Handles have some interesting properties. If you've done any serious programming on the Macintosh (and I don't mean HyperTalk), then you know what I mean. If not, then (1) you've been spared the sorrows of a corrupt heap, and (2) you ought to get How to Write Macintosh Software , 2nd ed., by Scott Knaster (Hayden Books, 1988). Chapters 2 and 3 tell you all you need to know about handles. In the meantime, I'll give you a thumbnail description. In the heap, relocatable blocks of memory are referenced by double indirection, as shown in Figure 2. The first pointer (called the handle) points to a nonrelocatable pointer (called the master pointer), which in turn points to a block of memory. The Memory Manager can move the block of memory, and when this happens the address in the master pointer is changed to the block's new address.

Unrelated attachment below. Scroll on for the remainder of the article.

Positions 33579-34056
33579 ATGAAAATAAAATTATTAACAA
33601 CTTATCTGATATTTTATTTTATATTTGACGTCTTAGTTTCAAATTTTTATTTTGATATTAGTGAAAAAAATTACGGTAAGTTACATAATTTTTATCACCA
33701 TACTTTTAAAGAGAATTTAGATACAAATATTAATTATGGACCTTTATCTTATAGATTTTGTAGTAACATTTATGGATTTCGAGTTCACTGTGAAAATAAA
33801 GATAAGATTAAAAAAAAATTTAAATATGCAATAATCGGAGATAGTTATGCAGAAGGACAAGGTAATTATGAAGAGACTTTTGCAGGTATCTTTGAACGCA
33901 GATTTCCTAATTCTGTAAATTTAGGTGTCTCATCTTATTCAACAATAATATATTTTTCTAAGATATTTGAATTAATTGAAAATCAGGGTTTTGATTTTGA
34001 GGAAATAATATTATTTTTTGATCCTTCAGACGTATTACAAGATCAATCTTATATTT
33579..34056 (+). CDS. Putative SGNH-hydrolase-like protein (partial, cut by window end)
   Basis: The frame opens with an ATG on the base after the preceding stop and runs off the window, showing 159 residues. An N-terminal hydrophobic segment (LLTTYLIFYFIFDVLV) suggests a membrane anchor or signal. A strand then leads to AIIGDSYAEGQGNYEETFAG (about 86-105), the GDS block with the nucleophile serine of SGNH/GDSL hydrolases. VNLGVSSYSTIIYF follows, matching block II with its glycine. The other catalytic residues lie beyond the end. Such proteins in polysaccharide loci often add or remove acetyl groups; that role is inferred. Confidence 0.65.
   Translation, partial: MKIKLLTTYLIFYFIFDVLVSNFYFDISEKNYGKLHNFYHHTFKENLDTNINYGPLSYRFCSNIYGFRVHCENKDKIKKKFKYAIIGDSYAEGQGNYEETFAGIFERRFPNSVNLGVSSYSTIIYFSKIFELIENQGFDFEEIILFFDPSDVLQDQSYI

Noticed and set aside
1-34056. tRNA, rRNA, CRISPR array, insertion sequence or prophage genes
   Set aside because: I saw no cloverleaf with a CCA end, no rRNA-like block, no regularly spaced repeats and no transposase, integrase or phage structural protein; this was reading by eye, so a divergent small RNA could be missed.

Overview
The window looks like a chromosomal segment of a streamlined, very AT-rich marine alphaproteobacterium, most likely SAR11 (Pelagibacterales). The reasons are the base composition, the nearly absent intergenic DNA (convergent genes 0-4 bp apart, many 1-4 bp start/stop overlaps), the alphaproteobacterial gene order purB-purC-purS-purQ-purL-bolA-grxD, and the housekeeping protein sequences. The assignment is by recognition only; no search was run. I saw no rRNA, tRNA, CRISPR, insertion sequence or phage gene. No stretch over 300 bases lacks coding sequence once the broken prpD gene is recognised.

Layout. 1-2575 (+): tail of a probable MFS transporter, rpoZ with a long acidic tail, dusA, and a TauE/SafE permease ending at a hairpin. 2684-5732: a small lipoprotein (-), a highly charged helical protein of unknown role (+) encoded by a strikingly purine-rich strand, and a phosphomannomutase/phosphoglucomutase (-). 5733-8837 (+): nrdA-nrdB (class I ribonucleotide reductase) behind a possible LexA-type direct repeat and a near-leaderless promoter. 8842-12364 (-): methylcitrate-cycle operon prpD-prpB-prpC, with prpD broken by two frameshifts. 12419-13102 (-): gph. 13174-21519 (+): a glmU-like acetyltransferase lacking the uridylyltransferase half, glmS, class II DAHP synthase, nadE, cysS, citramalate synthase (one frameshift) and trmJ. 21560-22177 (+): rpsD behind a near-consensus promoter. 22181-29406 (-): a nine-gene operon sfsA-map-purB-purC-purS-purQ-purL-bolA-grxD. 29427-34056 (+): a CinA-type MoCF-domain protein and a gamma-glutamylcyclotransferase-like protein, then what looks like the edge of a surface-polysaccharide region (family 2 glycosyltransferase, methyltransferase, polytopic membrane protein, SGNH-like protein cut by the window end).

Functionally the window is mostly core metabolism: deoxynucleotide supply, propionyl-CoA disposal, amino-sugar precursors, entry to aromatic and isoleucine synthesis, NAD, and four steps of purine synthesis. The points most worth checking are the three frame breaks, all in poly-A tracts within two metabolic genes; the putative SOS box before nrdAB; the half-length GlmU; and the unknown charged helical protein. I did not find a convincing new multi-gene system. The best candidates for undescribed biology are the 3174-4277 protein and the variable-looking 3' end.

[IMAGE _129-139_Using_Objects_h1.GIF]

Figure 2. A Handle to a Relocatable Block

This doesn't create a problem as long as you access the block via the handle. However, at times it's necessary or desirable for the sake of efficiency to dereference the handle--that is, make a copy of the block's master pointer, and then use that pointer to access the block by single indirection. And even this isn't a problem--as long as the block of memory doesn't move.

Well, we have bad news: it's bound to move at some point, when the Memory Manager needs to compact the heap. When this happens, the master pointer itself is correctly updated, but your copy of it is left dangling. Now for the good news: relocatable blocks of memory only move at certain well-defined times. Thus, the key to dereferencing handles is knowing when the blocks of memory they point to may move.